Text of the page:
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NFL owners ‘of course’ want players to agree to stand for anthem

NFL owners hope that players will come to an agreement to resolve the national anthem protest controversy, according to one high-ranking team official.

“Of course we want them to agree to stand,” the official stated, via The Washington Post.

The new anthem policy instituted by owners in May owners has been temporarily shelved as the NFL and NFLPA after the parties agreed to further discuss the issue.

The new anthem policy approved by owners specified all players and team staff must stand during the anthem. There was however an option available where individuals could remain in the locker room during the pregame ceremony. The policy dictated teams with players or personnel who did not abide by the rules would be subject to fines.

According to The Post’s report, “there remains strong sentiment among them that they want players to stand for the anthem, by agreement if possible rather than via a unilaterally imposed policy,” per multiple sources familiar with the owners’ thinking.

The policy quickly became a source of consternation upon its ratification. Proponents of players’ rights to protest panned it while critics of anthem protests, including President Donald Trump, immediately ripped it, citing the policy as insufficient.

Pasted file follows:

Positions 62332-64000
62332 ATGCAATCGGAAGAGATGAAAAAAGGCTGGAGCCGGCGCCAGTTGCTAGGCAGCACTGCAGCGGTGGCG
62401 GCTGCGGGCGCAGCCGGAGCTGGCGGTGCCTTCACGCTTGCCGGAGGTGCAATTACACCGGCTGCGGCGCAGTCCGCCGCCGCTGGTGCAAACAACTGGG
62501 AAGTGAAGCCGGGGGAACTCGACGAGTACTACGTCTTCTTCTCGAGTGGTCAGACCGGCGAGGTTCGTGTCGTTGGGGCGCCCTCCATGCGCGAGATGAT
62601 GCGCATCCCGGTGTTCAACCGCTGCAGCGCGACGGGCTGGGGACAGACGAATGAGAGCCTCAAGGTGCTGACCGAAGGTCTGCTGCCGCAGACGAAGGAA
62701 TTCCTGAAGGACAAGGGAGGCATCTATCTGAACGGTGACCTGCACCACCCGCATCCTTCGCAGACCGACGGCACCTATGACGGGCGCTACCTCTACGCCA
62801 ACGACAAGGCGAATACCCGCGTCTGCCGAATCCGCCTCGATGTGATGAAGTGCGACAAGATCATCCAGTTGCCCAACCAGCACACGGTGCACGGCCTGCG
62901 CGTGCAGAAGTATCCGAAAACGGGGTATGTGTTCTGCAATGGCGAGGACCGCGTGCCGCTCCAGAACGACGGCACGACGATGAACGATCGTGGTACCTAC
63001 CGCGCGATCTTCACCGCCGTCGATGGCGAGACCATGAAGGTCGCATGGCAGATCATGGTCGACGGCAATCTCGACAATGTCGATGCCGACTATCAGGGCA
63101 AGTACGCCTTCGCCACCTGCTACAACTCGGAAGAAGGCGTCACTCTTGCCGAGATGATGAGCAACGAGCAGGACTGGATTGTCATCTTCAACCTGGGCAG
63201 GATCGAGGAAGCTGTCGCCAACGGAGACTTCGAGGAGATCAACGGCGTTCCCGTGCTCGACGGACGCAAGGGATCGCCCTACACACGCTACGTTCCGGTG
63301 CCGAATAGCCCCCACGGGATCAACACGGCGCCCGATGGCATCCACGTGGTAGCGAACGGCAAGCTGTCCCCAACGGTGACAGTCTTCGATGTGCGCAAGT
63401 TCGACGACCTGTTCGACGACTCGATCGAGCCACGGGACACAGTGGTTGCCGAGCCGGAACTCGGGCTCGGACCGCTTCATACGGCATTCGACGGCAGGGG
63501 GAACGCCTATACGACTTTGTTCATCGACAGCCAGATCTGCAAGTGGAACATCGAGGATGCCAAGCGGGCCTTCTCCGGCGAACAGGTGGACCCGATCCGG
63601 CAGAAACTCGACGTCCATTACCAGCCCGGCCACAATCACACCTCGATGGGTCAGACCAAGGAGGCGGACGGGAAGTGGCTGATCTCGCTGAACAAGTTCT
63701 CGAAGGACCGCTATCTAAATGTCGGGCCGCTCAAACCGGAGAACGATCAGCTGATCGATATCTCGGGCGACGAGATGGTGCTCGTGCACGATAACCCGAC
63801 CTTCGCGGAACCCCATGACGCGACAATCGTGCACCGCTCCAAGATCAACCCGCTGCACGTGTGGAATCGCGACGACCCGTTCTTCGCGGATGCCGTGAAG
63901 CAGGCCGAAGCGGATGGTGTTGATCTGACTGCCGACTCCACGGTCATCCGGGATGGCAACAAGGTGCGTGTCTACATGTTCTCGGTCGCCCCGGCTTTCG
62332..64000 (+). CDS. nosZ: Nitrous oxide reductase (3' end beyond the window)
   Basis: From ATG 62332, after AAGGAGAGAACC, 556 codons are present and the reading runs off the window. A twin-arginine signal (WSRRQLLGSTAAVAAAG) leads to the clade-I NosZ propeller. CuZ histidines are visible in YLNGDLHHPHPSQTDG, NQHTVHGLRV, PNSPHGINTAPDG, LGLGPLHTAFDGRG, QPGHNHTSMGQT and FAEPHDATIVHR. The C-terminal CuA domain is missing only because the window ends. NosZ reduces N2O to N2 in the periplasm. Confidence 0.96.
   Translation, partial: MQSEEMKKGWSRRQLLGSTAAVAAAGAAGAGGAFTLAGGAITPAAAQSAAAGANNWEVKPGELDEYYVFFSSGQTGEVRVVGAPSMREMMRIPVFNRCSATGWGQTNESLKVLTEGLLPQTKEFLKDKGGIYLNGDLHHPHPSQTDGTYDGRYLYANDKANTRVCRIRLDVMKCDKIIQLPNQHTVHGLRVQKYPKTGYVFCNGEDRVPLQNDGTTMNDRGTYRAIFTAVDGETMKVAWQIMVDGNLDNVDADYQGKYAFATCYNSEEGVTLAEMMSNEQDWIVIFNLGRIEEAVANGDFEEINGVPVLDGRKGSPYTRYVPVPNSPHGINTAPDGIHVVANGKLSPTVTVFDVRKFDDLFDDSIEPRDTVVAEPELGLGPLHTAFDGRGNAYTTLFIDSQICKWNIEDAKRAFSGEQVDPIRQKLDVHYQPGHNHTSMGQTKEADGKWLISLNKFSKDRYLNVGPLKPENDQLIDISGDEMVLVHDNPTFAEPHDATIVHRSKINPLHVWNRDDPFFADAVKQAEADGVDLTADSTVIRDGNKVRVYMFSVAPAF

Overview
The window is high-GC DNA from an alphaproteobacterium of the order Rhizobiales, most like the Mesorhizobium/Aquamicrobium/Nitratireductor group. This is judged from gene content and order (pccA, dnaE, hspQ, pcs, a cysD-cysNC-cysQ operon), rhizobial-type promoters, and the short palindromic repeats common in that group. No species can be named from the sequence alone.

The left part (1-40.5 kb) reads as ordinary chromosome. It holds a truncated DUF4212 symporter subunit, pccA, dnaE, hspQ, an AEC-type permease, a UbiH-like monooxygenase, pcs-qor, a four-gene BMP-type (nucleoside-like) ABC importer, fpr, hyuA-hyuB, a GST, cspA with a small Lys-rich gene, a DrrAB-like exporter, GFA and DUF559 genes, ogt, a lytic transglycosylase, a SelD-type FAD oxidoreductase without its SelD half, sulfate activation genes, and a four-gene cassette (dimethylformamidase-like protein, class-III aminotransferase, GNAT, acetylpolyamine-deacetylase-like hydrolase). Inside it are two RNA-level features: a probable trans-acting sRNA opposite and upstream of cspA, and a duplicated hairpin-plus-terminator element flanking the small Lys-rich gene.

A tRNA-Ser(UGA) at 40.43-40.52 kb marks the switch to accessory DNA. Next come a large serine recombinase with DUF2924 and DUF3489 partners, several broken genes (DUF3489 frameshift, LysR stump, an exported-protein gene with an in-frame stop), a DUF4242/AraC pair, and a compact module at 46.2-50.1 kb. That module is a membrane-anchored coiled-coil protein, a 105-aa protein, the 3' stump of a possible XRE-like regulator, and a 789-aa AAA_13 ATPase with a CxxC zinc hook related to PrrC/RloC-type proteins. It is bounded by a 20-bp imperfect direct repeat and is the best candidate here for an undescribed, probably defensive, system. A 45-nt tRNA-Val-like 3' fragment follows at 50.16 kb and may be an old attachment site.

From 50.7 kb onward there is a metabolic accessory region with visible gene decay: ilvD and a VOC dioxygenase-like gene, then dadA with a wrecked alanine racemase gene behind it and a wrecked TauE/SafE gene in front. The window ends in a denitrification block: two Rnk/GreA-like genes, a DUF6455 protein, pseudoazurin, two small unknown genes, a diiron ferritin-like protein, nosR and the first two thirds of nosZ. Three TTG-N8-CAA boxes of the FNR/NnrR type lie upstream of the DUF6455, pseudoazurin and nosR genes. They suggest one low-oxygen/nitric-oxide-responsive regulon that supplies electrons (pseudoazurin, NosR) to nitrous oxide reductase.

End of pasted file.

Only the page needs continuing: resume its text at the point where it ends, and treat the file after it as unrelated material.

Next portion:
Trump reignited his war with the NFL by blasting Roger Goodell as well as the agreement to put the new policy on hold. The President suggested in a tweet that two violations of the originally instituted policy ought to result in a season-long suspension.

Cincinnati Bengals owner Mike Brown stated this week that Trump’s repeated criticism of the league “worked against us” in handling the anthem issue, a sentiment echoed by one of his fellow owners.

Political theater aside, it remains to be seen if the NFL and NFLPA will be able to resolve their differences concerning a polarizing controversy that continues to serve as a distraction as teams begin to open training camps.

The high-ranking team official quoted in The Post’s report expressed uncertainty over the future outcome of deliberations, saying he was “not sure how this will end up.”